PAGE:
Ideal figures of Poetry are not as common as we might expect, or they are perhaps not as recognisable as such as to allow us to spot them! Rather, I think, instead of an allegorical figure of Poetry per se, an actual poet is often chosen instead – Virgil, for example, or Dante. But here are a few examples of Poetry figures for our series.
Poetry can be female or male, and a nice example of the female version is at the top of this page – one of the series of figures on the old City of London School by J. Daymond. She is a refined, civilised figure in Classical vein, as she should be, holding a shepherd’s crook, presumably to marshall her thoughts, and on her lap cradles a mask of tragedy, as this is the way much poetry tends. Behind her an old tree sends forth a new sprig of foliage, suggestive of inspiration, and a poppy in the corner indicates the subconscious mind. She wears a wreath, indicating the high status of Poetry. Her exposed full breast suggests fruitfulness, i.e. of the poetical imagination.
Brock's Genius of Poetry.
A contrasting and more conventional figure is The Genius of Poetry by Thomas Brock. He is a nearly nude male figure, Apollo-like (Apollo was god of poetry as well as music, the sun etc), holding a sheaf of paper and pencil, posed with a thoughtful, almost troubled expression. Around the base are faces and a snake, presumably indicative of half formed thoughts emerging from the Poet’s mind.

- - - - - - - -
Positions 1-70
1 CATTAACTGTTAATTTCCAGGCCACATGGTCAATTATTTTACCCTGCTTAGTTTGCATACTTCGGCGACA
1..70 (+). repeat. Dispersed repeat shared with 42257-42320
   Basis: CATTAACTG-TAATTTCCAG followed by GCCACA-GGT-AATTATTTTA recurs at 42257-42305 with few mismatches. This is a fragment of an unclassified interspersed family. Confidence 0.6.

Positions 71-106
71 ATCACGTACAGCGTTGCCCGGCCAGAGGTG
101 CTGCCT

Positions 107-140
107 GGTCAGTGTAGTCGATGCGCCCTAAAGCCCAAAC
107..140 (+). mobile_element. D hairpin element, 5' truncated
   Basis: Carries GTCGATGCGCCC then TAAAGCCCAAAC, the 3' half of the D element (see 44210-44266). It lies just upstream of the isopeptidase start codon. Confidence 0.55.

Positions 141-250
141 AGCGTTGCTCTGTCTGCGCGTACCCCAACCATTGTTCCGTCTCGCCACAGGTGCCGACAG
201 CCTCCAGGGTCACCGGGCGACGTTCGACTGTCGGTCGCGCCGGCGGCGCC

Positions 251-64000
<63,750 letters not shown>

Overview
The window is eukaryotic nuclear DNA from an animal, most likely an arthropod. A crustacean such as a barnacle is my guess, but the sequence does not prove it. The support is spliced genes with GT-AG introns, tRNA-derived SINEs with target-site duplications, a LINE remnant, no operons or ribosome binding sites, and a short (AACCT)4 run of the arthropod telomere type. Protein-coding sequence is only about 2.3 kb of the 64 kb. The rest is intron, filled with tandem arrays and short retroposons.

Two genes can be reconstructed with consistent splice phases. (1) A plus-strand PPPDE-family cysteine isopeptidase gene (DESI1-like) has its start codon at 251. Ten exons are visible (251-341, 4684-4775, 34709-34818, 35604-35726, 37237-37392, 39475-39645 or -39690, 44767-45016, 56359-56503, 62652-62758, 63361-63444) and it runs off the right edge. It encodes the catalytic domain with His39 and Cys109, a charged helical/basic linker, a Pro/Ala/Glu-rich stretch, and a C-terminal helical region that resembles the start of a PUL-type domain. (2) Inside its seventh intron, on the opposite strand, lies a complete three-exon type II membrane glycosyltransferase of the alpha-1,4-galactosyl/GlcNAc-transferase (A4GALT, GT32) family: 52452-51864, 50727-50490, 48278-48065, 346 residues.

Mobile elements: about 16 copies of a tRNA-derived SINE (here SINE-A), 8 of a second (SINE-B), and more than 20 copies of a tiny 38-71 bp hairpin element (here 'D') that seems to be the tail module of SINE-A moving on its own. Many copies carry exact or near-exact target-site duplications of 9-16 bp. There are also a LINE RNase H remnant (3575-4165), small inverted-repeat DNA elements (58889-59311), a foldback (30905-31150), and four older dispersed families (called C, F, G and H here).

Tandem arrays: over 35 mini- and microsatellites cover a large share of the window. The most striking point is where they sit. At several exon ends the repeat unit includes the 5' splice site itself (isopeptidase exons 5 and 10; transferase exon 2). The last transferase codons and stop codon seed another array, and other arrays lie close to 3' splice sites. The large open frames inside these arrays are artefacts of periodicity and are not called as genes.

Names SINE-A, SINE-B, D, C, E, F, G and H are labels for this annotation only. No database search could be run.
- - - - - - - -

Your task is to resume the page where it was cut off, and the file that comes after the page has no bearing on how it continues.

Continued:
Montford's poetic figures for Cardiff.
A figure presumably inspired by Brock’s one, and rather similar in pose and dress, is this one by Paul Montford, used as part of a group of Music and Poetry on Cardiff’s City Hall, along with a Byronic figure and an ancient, the latter with heavy parchment, classical pillar, and roses to indicate budding thoughts.
Above is a simple classical female figure of Poetry, part of a procession with the other Arts, holding a book. Another simple Poetry figure is the young boy below, one of a pair with Prose, head bowed in thought above his poetical work, with ripening fruit and flowers in a large vase behind him.
As often the case with allegorical sculptural figures, we can have a nude without accoutrements, who illustrates the desired qualities through her expression and pose. This one, Lyrical Poetry, is seated on a lion, rather like more familiar figures of Una or perhaps Ariadne, and it is the poise of her head that intends to give the sense of the lyrical, together with her pure, unclad state.
Our second example of the nude Poetry is by F. W. Pomeroy, an archetypical New Sculpture figure of a girl, hand to her breast holding a flower, head turned to one side, her gaze to the distance but lost in inner thought. She stands on a little vegetative mound, perhaps indicative of cast aside thoughts, or alternatively of other blossomings yet to be picked.
Poetry (Poesie), by Pomeroy.
Finally, the Albert Memorial, an obvious spot for an allegorical Poetry statue, does not in fact have one, as she is the subject of one of the four Salviati mosaics on the pediments of the structure: here she is, with lyre - symbol of Apollo again - and about her arm a list of some famous poets.
Mosaic on the Albert Memorial showing Poetry.
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